Allow me to briefly introduce myself. I was born in the late 80's to a poor family in rural Oregon. My maternal Grandparents owned a little bit of property adjoined to the South Santiam River, in which I spent many of my formative years. At their house, in the back corner of their basement, was “The Fruit Room.” Wall to wall, this room was lined with mason jars, packed-full of the previous summer's carefully preserved harvest. Much of my childhood and adolescence was spent helping in a variety of ways around their property; from chopping wood, to picking wild blackberries, building chicken coops, raising livestock, and everything in between. Among these many responsibilities was regularly preparing and preserving produce from our sizable garden. Blanching tomatoes, peeling pears, pitting cherries, slicing apples, trimming string beans, and cooking down fruit preserves were just a few of the many character building chores assigned to my younger self.
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Fast forward to the present, and I have somehow managed to fail my way into being a chef. Now, that absolutely doesn't mean that I don't adore my work, because I do. Putting a well-crafted, hot meal in front of a perfect stranger, only to watch the inadvertent but no less blissful look of satisfaction with every bite never, ever gets old. But, being a chef was never, at any point, my first plan. Alas, here we are, and damn I wish that I'd have paid more attention when I was young. Last I checked, recipes aren't written by rose colored glasses.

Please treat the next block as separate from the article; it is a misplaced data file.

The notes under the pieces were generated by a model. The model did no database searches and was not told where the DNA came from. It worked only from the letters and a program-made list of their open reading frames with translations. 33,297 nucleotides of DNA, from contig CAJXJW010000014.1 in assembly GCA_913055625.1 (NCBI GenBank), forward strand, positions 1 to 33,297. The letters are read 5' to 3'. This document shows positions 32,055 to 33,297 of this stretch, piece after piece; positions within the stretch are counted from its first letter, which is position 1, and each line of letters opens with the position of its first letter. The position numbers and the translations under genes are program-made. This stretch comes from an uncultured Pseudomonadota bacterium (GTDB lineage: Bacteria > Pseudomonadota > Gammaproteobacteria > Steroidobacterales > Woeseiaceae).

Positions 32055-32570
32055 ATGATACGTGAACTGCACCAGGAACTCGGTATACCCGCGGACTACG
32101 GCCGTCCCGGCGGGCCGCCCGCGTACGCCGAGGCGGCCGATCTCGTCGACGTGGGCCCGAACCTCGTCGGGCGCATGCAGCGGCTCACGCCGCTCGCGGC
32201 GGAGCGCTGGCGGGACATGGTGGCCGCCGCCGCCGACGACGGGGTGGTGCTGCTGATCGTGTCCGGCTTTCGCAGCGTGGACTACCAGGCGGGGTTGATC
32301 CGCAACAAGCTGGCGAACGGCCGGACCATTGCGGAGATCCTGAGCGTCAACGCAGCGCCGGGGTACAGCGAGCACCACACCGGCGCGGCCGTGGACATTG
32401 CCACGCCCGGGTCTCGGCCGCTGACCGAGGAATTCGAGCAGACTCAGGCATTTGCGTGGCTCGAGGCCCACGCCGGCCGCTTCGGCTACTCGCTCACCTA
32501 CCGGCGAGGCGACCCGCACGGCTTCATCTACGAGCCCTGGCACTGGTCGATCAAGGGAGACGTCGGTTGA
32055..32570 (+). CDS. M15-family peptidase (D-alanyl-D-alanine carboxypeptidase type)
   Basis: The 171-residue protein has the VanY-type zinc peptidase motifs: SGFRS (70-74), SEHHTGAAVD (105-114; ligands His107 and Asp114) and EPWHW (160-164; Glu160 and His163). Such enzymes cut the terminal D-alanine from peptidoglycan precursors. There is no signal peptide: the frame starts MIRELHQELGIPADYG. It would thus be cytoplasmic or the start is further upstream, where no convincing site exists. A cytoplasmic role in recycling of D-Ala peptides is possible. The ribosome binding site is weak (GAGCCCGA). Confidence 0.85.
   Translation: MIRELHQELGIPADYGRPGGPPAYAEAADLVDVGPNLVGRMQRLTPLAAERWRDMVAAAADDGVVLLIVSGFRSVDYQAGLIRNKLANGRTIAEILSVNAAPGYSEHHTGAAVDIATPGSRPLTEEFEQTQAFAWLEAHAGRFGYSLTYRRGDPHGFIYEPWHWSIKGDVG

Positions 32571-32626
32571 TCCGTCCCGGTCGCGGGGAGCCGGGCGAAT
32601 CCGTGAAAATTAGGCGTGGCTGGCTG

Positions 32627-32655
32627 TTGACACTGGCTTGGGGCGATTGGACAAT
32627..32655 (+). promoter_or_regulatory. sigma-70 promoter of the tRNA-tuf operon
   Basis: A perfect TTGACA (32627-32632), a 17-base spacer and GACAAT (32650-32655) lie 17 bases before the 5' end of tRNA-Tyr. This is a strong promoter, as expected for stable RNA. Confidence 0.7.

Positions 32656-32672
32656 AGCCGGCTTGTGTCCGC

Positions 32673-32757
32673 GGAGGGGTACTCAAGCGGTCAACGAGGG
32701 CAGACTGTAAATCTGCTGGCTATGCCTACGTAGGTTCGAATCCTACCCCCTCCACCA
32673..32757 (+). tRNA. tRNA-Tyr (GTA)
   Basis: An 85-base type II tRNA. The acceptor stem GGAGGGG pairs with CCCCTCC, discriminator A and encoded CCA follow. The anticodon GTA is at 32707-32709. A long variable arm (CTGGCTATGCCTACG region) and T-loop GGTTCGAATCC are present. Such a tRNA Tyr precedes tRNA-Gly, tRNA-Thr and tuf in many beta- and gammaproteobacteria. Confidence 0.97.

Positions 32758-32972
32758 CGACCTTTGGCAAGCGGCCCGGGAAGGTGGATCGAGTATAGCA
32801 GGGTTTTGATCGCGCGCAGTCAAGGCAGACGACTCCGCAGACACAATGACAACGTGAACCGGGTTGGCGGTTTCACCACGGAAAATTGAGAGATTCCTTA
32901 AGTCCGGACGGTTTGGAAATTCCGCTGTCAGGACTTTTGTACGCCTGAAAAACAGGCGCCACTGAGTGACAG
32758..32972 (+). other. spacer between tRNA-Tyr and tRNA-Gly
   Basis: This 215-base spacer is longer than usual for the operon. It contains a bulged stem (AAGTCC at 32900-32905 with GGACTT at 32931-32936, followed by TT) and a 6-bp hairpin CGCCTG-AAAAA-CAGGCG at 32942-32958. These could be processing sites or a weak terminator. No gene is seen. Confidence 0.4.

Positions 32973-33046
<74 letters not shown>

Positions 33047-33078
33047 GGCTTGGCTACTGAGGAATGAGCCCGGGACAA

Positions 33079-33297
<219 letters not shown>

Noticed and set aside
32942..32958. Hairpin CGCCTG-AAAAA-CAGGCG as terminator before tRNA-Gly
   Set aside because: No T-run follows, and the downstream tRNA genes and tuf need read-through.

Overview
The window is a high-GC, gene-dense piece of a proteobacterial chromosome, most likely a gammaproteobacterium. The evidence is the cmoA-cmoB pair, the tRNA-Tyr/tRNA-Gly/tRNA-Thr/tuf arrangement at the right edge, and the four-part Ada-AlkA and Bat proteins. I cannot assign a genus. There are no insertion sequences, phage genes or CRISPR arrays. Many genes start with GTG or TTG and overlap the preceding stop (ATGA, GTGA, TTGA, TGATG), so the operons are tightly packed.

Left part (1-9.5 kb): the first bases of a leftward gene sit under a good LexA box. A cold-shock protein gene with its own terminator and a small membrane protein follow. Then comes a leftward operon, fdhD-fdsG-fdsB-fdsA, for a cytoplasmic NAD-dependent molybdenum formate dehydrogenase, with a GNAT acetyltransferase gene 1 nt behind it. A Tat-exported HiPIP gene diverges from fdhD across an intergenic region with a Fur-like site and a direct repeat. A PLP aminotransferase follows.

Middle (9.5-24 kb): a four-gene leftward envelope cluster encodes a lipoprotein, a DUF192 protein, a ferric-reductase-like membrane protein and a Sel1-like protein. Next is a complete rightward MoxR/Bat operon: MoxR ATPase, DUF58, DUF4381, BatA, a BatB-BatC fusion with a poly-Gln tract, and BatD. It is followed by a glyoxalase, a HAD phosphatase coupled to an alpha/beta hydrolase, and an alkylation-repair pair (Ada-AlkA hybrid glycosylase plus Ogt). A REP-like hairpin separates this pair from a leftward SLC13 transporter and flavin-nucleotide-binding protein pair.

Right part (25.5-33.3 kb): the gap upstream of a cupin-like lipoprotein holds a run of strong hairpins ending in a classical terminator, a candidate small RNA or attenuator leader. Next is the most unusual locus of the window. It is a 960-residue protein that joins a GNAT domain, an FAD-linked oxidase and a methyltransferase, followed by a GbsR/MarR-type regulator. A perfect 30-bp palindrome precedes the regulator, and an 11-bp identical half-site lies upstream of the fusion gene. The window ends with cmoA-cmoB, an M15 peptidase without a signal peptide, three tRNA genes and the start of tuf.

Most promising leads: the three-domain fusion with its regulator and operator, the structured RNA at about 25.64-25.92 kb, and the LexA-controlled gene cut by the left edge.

It's funny how something like the birth of your first son can cause you to take a look back on your own childhood. Upon reflection, I've found that the things that I hated the most when I was a kid are the things that give me the greatest joy as an adult. The thought of picking tomatoes out of my garden and magically sealing the taste of summer into a jar tickles every last one of my fancies. I can now honestly say that I've grown into an appreciation for what I always considered a mildly oppressive upbringing. Now, all I have to do is teach myself all of those nifty skills that I couldn't be bothered with in my youth.